correspondent  of  the    Journal    tele-
gi   phs  that    despite the    prevailing
m in that city, there were 200 arrests   Tuesday   night,   and   that   four
ne'wspapers were seized.
Lawyer Says Letters
Will Help Harry Thaw
Halifax, July 24.���Dr. James VV.
Chisholm was drowned iii Big Glace
:,ay last evening while swimming with
two companions, Barrister Cameron
and County Stlpendary Harl who nar-
n w|j escaped the same fate. They
were swimming In a small tidal stream
(lowing out <>f Dig Glace hay lake.
Chisholm was going OUI with the tide,
hut he soon became exhausted ami
sank. Cameron owes his life to his
UOB which swam alongside him.
Woman Says Preacher
Besmirched Her Name
Everett. July 24.���Mrs. Anna E. Ab-
lahainsnn. clerk of the First  Swedish
Methodist church and wife of the Rev.
Carl Abrahamson, has  begun   suit  in
tlie  superior  court  to  recover  $6,0001
damages for alleged slander from Rev..
Emanuel    Johnson,    pastor   of   thei
church.    The institution  of  this  suit '
Is the outcome of a Church row which
has existed for a year.
Mrs.   Abrahamson     alleges     in   her
OOmplainl   Ihat     on   three     occasions
Rev. Emanuel Johnson besmirched her
name hy making malicious and false
statements She states, among other
things, that the clergyman referred
to her -is a woman of the streets, and
again, she alleges that the pastor of
her church, in the presence of witnesses whom she names, made remarks against her honor as clerk of
the church, as a wife anil as a woman.
She further alleges thai Rev. Johnson
accused her of appropriating $"> from
the collection plate to use in Inlying
laces for herself.
Xew York, July 24.���The defense iti
lhe cas. ..;' Hairy Kendall Thaw places .in entirely different construction
on the meaning of the letters written
'.> Mi-. Holman, Evelyn Nest.it's mother, which were made public Sunday. Instead oi conceding thai
Thaw's case had recived a hard blow,
the opinion of tin- counsel for the de-
fens, yesterday was that the etters
woul 1  aid  Thaw  materially.
"I am  not  the least bit  won i.  1
ihe publication of the letter," Clifford
W. Hartrldg'. chief i   insi i fe: Tha .v.
��� l leave you to draw your own
elusions from tile letters.     They don't
i-oiry me.   Neither do they worry Mr.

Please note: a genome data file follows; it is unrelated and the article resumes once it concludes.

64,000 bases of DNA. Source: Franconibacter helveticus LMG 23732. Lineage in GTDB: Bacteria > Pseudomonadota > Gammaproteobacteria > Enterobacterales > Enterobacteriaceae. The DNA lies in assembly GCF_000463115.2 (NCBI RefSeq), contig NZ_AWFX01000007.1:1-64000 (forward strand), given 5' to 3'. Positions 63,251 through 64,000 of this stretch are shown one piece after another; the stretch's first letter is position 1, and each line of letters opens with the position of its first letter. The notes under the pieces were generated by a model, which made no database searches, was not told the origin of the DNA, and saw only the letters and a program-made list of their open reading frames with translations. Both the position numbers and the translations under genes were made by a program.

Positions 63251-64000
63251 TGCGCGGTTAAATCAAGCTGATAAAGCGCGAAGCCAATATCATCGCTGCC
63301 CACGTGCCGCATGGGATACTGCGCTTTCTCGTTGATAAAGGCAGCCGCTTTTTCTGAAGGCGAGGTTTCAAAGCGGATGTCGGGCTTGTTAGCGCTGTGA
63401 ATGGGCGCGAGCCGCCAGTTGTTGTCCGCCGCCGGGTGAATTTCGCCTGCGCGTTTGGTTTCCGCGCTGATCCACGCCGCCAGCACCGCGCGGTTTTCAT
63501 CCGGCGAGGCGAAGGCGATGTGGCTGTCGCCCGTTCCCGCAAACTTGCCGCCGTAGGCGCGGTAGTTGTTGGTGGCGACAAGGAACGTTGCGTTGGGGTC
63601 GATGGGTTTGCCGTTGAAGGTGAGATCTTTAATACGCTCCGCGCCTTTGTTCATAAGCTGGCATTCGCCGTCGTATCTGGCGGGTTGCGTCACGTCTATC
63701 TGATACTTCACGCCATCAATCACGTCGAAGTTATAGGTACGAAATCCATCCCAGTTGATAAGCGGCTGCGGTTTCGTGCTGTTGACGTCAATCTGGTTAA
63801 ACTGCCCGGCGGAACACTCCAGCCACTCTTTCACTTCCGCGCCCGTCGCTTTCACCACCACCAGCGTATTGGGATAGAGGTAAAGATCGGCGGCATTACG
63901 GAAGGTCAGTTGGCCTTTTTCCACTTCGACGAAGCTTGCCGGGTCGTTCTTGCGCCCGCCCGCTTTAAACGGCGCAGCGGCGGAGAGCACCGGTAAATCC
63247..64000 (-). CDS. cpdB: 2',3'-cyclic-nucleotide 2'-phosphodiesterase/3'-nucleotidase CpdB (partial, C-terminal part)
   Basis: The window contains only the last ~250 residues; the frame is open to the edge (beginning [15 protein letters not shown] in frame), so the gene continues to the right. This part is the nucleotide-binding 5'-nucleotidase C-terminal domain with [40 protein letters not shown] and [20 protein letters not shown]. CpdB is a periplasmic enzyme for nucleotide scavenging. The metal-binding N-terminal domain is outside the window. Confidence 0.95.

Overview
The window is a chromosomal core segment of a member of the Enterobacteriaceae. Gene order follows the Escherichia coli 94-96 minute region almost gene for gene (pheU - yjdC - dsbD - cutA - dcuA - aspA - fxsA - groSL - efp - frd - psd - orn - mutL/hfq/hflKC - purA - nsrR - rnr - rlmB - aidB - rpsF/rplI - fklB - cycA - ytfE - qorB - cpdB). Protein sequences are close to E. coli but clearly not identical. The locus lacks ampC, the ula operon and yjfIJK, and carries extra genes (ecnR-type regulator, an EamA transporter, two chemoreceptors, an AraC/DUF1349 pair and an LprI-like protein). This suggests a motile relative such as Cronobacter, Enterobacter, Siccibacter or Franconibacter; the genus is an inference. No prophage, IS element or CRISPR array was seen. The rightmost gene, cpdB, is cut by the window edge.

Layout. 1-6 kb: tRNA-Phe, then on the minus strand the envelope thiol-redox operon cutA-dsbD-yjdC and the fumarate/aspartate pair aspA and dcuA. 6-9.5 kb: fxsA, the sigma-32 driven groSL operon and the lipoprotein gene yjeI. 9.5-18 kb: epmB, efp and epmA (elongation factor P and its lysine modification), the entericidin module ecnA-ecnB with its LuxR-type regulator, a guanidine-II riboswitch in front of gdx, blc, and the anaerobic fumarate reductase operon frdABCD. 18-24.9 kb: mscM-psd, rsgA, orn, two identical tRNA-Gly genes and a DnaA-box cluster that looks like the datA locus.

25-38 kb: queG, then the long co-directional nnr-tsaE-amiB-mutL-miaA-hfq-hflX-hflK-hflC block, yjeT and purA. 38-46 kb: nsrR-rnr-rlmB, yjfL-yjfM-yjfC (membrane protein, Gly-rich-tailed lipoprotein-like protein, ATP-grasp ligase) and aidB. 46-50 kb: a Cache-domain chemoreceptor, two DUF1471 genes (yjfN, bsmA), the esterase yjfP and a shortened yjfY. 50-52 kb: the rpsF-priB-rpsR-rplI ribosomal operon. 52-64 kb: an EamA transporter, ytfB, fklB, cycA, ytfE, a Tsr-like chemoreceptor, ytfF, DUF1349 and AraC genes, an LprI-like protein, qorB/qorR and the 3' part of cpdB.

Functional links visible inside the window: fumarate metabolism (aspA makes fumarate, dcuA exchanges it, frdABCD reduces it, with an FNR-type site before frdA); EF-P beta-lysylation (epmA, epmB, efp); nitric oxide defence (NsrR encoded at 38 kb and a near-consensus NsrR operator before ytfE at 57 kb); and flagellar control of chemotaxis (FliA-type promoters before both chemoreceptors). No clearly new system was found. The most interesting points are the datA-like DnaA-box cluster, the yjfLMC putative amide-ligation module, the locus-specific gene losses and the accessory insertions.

Thaw  or  Mis. Thaw  in  the  slightest
i may have a statement from either
o,   both of them in a day or two re-
gardlng the letters."
lt is understood ihat the defense interprets the letters altogether differently from the prosecution. Whereas
the prosecution holds that Thaw was
placed in as unenviable a light as
possible, the defense holds that White
is more injured than anyone else. The
fact that Mrs. Holman accepted money from him and also asked him  tor
money  in  the  letters  is  one  ground
Mrs. Holman. the defense holds, was
cognizant of her daughter's behavior
'' ,i> all limes and when Thaw succeeded
it, gaining Evelyn's affection she
pleaded with White to try to win her
away from Thaw. The letters, the de-
tense hi lieves, verify the idea.
Mrs.   William   Thaw,   Harry   Thaws.
���;, ther,    his sister,    Mrs. George I,
Carnegie, and his wife, Evelyn Xes-
hit Thaw, paid another visit to the
Tombs prison today. While waiting
to see her husband Mrs. Harry K.
Thaw was aski I it it is true that she
: ������  se--,ti'.ig  a  divorce  from  him.     Mrs.
Thaw replied:
���That story :s< perfectly absurd. It
Is ��� tel c mai I. There is absolute-
|v nothing tu It."
OF $15,000 PER YEAR
Rcyal   Insurance  Commission   Investigates Affairs of Great West
Life   Company.
Unable fo  Stoo  Train   He  Risks   His
Life  to   Save   Little
ItUernaticnal   Union   Gives   Notice   of
Strike   if  Demands  Are
Not Met.
Winnipeg, duly 24.���The Royal In
surani e commission opened an invest!
gatii n  ' ere today Into the affairs of
��� ���   Gn    '   Wes:  Life company.    Nothing sensational developed in the meth-
Is  of  the  organization,  election  of
Bei   ���.   listrl iutlon  of  profits or In-
��� nts.    All affairs were satisf
��� .-.     I .������  ��� siden
i3 $15,   0 ...   .   .    He m :i:;:.
that no actua are allowed
the co .,.'..:..��� an 1 the    in Is   re    ifely
Invested   In   se aying  7   1-2
,:���:   eent.    'i be Investigation will be
continued tomorrow.
Buffalo, x. Y.. July 24.���The paper-
akers in the thirty-three mills of
the International paper company in
Lhe United States and Canada have
given notice that they will go on
strike on August (ith., unless their
working hours are reduced to eight!
hours a day without a reduction in
the scale of wages.
The Papernrakers' union will hold
a meeting In Xew York on Monday
to form a plan of action. The international paper company has been
; reparing for just such a situation.
��� o	
Sent    Back   for   Trial.
Xew York, July 24.���David Hohbs,
the forntei customs Inspector of the
Canadian Pacific Railroad company, at
Montreal today was sent back to Montreal foi trial upon the order of United
States Commissioner Alexander,
I Montreal, July 24.���When    the   St.
_gathe train was nearlng St. Jerome
���  ��� .'��� ning Engineer Wright noticed
a child mi the track.    He saw that it
. .��� .  :    ������ Im). sslble tor him to stop
the heavy train so after applying the
brakes,    he   ran    along the  running
icard  ; nd  down  to  the cow-catcher.
As the locomotive approached the lit-
ine,    ���   li med  forward and  at  a
Ife  [licked the little
t    ��� :t
The   Hague,   July   24.���It.   was   announced this evening that Queen Wil-